Fatawa and their development since the early Islamic era

Dalvi, Mohammed Subhan (2019) Fatawa and their development since the early Islamic era. Masters thesis, University of Wales Trinity Saint David.


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In recent years, the study of Muslims and Islam has increased due to the current political climate and various conflicts around the world. The issuing of Islamic legal rulings, otherwise known as fatāwā, has drawn interest from Muslims and non-Muslims. This paper seeks to discuss the development of fatāwā from the early Islamic era and its importance to Muslims throughout history. The prominence of the internet and social media has been integral in the dissemination of Islamic rulings throughout the world in the current age. In effect, this has given a platform to many individuals who possess varying levels of Islamic scholarship to issue legal reasoning at will. The author discusses polarisation and confusion within the Muslim community due to Islamic legal rulings being so vastly available on the internet. Several fatāwā are presented to show the disparity in interpreting Islamic jurisprudence; as a result, a single enquiry regarding ritual worship by a layman may produce multiple answers based on different understandings of the Qur’ān and Hadīth (Prophetic statements). Likewise, the author discusses the classical Islamic ideal regarding the role of a mufti (an issuer of Islamic legal rulings) and how this has changed. Classically, a mufti was perceived as an individual who possessed knowledge of various sciences and exhibited great piety; his views would be highly instrumental in shaping the methodology practiced by Muslims. At present, the credentials of a web muftī are obscure which has made their work difficult to accept or critique. This research paper details such issues and highlights how the concept of fatāwā has changed from the early Islamic era to the current, digital age.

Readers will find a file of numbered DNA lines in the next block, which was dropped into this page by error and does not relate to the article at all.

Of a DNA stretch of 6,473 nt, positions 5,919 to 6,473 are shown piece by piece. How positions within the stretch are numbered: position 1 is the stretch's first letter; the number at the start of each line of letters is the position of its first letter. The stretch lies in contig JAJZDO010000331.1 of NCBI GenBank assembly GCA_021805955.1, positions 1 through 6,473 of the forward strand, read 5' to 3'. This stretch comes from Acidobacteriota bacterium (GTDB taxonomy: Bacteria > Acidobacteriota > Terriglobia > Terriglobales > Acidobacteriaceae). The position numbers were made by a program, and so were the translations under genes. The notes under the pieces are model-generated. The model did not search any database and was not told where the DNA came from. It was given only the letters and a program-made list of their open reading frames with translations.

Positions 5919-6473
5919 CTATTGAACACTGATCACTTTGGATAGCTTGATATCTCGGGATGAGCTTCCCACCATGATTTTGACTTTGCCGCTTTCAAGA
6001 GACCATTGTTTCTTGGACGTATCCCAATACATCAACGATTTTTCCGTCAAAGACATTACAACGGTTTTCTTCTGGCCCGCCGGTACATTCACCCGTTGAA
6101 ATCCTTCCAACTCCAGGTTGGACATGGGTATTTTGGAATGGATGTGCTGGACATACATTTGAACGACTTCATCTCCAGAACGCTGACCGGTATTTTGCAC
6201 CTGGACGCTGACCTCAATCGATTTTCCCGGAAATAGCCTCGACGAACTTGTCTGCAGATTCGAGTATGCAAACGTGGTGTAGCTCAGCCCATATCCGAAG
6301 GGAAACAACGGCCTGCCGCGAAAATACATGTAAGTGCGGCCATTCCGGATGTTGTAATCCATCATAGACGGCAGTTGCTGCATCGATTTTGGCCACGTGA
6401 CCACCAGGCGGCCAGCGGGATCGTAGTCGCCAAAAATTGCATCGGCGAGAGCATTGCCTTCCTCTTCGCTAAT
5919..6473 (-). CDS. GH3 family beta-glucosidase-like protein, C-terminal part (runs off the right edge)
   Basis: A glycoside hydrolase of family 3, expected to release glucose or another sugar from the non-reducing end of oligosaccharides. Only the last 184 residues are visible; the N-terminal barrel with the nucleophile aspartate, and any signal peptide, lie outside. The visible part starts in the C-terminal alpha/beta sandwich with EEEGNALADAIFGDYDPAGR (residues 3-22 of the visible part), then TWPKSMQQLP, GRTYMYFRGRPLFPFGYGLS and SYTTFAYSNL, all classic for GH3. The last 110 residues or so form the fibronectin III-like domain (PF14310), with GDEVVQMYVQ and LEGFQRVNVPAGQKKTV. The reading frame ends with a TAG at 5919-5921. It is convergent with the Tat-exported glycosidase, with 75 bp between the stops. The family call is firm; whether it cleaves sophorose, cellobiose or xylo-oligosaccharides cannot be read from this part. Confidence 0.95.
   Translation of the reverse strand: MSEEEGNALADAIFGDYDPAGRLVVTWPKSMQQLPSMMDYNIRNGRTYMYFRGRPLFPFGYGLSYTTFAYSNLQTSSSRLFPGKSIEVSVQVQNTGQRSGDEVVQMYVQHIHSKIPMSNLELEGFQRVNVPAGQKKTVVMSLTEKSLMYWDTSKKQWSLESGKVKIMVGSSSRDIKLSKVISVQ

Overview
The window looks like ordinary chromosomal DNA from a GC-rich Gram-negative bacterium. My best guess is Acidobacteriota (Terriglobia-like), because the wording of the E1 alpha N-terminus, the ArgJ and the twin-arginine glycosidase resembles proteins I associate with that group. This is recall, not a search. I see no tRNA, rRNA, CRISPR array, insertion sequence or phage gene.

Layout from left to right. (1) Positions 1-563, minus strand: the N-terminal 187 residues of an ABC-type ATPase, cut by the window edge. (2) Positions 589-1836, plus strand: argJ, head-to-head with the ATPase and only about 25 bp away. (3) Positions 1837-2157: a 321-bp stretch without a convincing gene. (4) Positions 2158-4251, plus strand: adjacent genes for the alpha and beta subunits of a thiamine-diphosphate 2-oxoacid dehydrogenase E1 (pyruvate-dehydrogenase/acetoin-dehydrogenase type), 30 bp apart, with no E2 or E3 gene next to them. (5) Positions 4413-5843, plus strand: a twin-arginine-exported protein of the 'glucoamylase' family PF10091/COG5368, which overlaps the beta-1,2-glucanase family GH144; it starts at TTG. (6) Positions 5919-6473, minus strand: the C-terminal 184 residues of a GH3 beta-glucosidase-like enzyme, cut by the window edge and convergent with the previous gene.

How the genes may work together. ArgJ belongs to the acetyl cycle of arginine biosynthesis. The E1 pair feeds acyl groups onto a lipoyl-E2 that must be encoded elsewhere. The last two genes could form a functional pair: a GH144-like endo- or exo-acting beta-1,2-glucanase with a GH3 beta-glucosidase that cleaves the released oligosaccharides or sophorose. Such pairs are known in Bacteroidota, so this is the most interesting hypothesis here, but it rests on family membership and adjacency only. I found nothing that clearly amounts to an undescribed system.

Item Type: Thesis (Masters)
Subjects: B Philosophy. Psychology. Religion > BP Islam. Bahaism. Theosophy, etc
K Law > K Law (General)
Divisions: Theses and Dissertations > Masters Dissertations
Depositing User: Lesley Cresswell
Date Deposited: 06 Apr 2020 09:05
Last Modified: 05 Jul 2023 13:31
URI: https://repository.uwtsd.ac.uk/id/eprint/1259

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